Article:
Band Member Phineas Bower
Position Solo Euphonium
Instrument Euphonium

Another musical family was the Bower family. Their most notable performer was Phineas Bower was born in Queensbury (the home of the Black Dyke Band) and was the most famous player of his time. He was the solo euphonium at Black Dyke Mills Band from the age of 20 in 1867 – a position he held until 1894.

His father, Mr. Isaac Bower, was a violin maker and played the ’Cello. Phineas took up the violin at the age of 12 and was 22 before he took a brass instrument, first a tenor horn, then the euphonium, and also the trombone. lt is reported that it was owing to his prowess on both the euphonium and trombone that the rule was formed to prohibit brass band contestants from competing on more than one instrument, since he had won so many prizes on both instruments. He became conductor of the Black Dyke Mills Band in 1874 and resigned in 1895 when he took charge of the Junior Band until 1907. He had a son, Fred, who played the trombone with the Black Dyke Band for many years. Fred’s daughter, Miss G. Bower, still lives in the village. A story is told about Phineas that when he was learning the violin he was told by his mother, tired of his scraping, to “put it away until you can play”. Mr. Fred Bower was the last Queensbury member of this family to follow the pursuit of music. He played the trombone with the Black Dyke Band for 40 years.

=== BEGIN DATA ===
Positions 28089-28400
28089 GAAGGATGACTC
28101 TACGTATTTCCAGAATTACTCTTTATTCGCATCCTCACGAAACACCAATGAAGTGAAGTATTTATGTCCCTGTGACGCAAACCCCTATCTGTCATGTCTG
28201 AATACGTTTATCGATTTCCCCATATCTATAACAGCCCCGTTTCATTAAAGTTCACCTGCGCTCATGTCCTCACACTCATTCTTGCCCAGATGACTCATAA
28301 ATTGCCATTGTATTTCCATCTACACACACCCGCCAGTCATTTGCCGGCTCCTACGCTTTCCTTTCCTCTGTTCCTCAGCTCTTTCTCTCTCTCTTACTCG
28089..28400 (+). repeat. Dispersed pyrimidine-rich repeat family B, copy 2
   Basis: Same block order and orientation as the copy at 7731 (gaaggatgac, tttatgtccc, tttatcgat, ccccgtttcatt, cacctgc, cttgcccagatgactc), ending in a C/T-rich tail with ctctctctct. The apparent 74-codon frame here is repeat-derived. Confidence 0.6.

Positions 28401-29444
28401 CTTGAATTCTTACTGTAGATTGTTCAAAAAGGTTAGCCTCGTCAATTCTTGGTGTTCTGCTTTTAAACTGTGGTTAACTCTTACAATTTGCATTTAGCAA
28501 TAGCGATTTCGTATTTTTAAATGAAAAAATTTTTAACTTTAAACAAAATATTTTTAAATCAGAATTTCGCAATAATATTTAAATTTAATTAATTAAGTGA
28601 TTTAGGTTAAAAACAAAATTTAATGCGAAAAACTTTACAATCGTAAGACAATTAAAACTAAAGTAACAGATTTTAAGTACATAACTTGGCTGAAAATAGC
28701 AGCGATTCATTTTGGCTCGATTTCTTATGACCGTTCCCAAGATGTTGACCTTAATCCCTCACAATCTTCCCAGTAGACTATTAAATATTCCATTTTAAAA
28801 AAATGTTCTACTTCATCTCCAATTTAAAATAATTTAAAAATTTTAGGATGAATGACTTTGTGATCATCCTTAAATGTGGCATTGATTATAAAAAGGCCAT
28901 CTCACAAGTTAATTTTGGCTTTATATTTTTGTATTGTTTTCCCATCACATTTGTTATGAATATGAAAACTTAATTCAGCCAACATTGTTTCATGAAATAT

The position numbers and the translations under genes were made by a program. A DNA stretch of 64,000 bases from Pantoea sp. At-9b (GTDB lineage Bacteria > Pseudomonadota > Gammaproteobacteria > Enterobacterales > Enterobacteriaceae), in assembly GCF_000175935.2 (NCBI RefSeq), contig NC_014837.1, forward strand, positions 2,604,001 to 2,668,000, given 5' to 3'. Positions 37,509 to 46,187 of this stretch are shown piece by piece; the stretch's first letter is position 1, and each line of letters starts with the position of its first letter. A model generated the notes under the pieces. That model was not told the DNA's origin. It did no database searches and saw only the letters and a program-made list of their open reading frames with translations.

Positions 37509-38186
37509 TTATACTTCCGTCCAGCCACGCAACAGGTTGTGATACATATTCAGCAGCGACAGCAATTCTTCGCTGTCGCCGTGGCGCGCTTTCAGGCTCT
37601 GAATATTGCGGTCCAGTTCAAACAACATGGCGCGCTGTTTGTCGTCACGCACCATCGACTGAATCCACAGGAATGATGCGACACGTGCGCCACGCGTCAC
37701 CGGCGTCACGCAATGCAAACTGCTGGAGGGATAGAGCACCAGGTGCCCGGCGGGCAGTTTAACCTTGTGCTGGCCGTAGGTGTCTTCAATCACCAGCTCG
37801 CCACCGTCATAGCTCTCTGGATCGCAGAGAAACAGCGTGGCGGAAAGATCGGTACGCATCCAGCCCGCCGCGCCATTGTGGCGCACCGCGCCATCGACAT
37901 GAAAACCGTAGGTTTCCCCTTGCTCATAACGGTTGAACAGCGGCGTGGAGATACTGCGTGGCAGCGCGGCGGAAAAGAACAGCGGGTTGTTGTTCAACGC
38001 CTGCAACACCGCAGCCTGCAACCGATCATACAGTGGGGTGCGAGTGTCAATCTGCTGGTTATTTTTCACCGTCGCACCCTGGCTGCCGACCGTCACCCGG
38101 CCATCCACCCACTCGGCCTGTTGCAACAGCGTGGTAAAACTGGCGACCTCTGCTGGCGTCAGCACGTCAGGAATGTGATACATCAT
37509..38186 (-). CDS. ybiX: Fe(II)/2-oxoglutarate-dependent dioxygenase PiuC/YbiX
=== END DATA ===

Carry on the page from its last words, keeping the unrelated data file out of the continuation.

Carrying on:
Such was his talent that at the 1873 Belle Vue Contest that he won both the solo prizes for euphonium and trombone – a result that led to the rule change to stop players performing on more than one instrument at a time on the contesting stage.

In 1895 he started the Black Dyke Junior Band after becoming in 1875 the bandmaster at Dyke itself. The first true superstar player of the banding world.

Sunday, January 20, 1867 to Monday, February 1, 1892

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